In the Med and Black Sea, owners finally saw some positive market signs. High cargo activity last week thinned out what seemed to be an endless tonnage list, and as a result, owners are now pushing for higher numbers.

At the time of writing (Wednesday) WS80 was the going rate, but as we have fixed far forward, and there still are some prompt ships left on the list, we do not expect rates to go much further for the time being, Fearnleys concluded.

Turning to Asian product tanker trades, Ocean Freight Exchange (OFE) said while this segment may not be as dire as the crude tanker sector, newbuilding deliveries are expected to continue to keep a lid on product tanker rates in Asia over the third quarter of this year.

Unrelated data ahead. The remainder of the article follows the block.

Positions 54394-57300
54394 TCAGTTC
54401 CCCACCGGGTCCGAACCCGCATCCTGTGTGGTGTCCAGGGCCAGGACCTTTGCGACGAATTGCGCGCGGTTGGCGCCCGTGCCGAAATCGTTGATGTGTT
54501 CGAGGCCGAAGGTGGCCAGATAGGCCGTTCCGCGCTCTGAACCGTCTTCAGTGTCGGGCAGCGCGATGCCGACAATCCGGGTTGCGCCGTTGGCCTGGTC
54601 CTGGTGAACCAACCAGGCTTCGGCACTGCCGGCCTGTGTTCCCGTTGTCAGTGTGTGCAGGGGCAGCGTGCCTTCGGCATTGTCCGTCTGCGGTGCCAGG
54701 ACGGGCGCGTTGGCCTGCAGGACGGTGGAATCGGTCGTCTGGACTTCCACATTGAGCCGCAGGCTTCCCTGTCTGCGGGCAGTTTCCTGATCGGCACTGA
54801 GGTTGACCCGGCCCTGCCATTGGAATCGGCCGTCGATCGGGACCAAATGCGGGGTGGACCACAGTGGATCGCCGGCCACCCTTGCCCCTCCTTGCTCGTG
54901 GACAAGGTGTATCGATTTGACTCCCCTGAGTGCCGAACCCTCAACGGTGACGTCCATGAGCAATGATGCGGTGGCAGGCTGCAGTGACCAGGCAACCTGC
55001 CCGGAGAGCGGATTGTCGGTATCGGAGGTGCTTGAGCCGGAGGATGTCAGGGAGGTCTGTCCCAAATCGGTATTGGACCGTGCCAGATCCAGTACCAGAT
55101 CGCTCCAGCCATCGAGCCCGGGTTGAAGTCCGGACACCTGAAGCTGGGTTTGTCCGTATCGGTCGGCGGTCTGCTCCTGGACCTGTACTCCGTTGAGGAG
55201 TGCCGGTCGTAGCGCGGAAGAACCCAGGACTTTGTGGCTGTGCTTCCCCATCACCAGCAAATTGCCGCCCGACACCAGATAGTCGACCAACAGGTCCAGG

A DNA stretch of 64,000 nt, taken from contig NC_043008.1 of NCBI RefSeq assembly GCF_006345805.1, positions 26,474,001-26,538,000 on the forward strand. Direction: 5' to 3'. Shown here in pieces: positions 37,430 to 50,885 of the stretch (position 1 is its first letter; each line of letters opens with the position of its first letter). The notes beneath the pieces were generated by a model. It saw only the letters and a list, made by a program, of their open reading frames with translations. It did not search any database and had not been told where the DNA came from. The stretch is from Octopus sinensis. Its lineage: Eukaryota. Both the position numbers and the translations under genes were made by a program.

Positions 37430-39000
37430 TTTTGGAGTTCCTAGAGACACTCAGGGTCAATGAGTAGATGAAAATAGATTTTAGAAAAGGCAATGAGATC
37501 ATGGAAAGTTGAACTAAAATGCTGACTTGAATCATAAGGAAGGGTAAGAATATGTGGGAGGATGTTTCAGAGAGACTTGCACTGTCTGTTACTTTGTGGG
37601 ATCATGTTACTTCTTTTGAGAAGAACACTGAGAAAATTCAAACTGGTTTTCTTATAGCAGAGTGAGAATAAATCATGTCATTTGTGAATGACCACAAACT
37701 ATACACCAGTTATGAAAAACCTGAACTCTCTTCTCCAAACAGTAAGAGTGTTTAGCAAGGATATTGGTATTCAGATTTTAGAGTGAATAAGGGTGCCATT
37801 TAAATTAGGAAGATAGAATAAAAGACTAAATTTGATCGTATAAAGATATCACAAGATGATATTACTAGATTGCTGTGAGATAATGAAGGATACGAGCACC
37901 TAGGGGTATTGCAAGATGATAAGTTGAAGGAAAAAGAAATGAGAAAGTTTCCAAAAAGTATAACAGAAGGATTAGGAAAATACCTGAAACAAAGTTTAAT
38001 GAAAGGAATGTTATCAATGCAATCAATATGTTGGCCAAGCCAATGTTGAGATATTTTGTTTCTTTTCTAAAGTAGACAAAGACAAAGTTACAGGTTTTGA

The pace of deliveries is expected to pick up in 2H17, bringing the net fleet growth this year to 3-4%. Around 30% of the expected LR2 newbuilding deliveries and 25% of expected LR1 deliveries this year have already entered service.

On the demand side, higher June and July naphtha inflows from the West on the back of a wide East/West spread have led to a build-up in buyers’ inventories. As such, this is likely to displace some flows into Asia, resulting in less movements along the benchmark AG/Japan route and further pressuring LR rates in 3Q17, OFE said.

According to Platts, around 1.2 - 1.3 mill tonnes of European naphtha is expected to arrive in Asia in July (flat month-on-month), almost 20% higher than the year-to-date monthly average of 1.02 mill tonnes.  

Moreover, while North Asian naphtha import volumes are relatively steady, naphtha imports into China have been dropping steadily, due to increased domestic output. Chinese naphtha imports during January - May were down by 22.2% year-on-year to 154,000 barrels per day, and are expected to continue easing over 3Q17.